When children fall ill or sick with a fever, many parents resort to liquid medicine, but when instructions are not carefully read or the amount of medicine given is not properly prepared in proportion with a child’s age/weight as indicated with the packaging, an overdose of medicine can occur.
There are as many as 10,000 cases of children being overdosed with medicine each year, according to Senator Charles E. Schumer. These incidences may be avoided with safety devices on children’s liquid medicine bottles.
Schumer is making a push for “closed flow restrictors” to be a mandate on all children’s liquid medicine bottles.
By installing a “closed flow restrictor” on the tops of medicine bottles, it will limit the amount of liquid that comes out, which will help to avoid the chance of overdosing a child. There’s also “open flow restrictors” available that essentially reduce the speed of liquid leaving the bottle.
Schumer has called on the Food and Drug Administration (FDA) and the U.S. Consumer Product Safety Commission (CPSC) to begin the process of making “closed flow restrictors” a requirement on all children’s liquid medicine bottles.
The installation of such a device cost less than 10 cents apiece. The “open flow restrictors” cost between 3 and 5 cents apiece.
A recent study on “closed flow restrictors” by the Centers for Disease Control and Prevention (CDC) also confirmed its effectiveness, where only 11 percent of young children were able to extract any medicine from a bottle and 100 percent of children were able to withdraw medicine from a bottle without the device.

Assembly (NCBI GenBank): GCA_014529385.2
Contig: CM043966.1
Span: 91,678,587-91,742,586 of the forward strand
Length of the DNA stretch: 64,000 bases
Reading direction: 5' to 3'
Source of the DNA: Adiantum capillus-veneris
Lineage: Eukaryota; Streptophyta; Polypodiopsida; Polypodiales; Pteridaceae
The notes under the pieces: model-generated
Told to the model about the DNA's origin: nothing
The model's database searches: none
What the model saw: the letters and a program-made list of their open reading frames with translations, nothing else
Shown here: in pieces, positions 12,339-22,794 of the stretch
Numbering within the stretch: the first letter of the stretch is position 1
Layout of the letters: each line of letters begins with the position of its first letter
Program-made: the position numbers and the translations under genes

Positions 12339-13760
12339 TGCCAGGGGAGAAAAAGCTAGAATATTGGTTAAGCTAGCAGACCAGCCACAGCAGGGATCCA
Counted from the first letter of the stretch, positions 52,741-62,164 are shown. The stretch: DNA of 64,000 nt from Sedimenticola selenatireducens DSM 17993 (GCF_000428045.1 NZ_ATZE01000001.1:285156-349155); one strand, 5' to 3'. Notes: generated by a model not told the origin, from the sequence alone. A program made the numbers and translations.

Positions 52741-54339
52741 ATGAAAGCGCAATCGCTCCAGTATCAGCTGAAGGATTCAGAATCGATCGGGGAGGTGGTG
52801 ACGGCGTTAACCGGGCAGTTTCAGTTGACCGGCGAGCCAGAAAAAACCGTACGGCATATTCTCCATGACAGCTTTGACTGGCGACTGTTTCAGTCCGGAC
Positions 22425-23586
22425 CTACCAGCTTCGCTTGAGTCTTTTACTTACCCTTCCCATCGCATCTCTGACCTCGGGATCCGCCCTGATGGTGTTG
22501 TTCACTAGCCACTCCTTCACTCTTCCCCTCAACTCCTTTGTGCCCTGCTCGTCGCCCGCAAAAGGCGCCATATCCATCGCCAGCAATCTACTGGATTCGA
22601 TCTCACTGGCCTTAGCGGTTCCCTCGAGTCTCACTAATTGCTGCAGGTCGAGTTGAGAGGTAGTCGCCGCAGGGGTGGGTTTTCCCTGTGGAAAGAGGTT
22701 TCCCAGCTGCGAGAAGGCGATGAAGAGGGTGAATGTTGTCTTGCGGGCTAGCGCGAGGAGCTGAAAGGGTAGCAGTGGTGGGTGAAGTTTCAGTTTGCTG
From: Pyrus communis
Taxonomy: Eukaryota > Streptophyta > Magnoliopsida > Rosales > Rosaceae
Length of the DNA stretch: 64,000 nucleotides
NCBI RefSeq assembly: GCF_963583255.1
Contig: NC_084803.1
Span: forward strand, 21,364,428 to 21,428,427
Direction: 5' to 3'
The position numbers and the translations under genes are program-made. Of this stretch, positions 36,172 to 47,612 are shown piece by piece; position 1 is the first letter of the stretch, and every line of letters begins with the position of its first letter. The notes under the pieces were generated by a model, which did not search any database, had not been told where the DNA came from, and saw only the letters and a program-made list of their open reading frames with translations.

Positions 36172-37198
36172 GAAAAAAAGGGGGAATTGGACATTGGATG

“Flow restrictors will save lives, save money from reduced emergency room visits, and cost almost nothing to implement,” said Schumer. He also added, “The FDA and CPSC should get together, figure out how to require flow restrictors and get the ball rolling before another life is lost.”
Currently about 5 out 31 children’s liquid medicine bottles have these devices in place, according to an analysis conducted by ProPublica and Consumer Reports. Restrictors have been added to infants’ and children’s acetaminophen products, but other medicines like antihistamines, ibuprofen and cough and cold medications do not.
For over a decade, the FDA has made the installation of both open and closed restrictors a voluntary measure, but Schumer is seeking for the FDA and CPSC to make “closed” restrictors mandatory to save lives and keep children safe.
[Source: U.S. Senator Charles E. Schumer]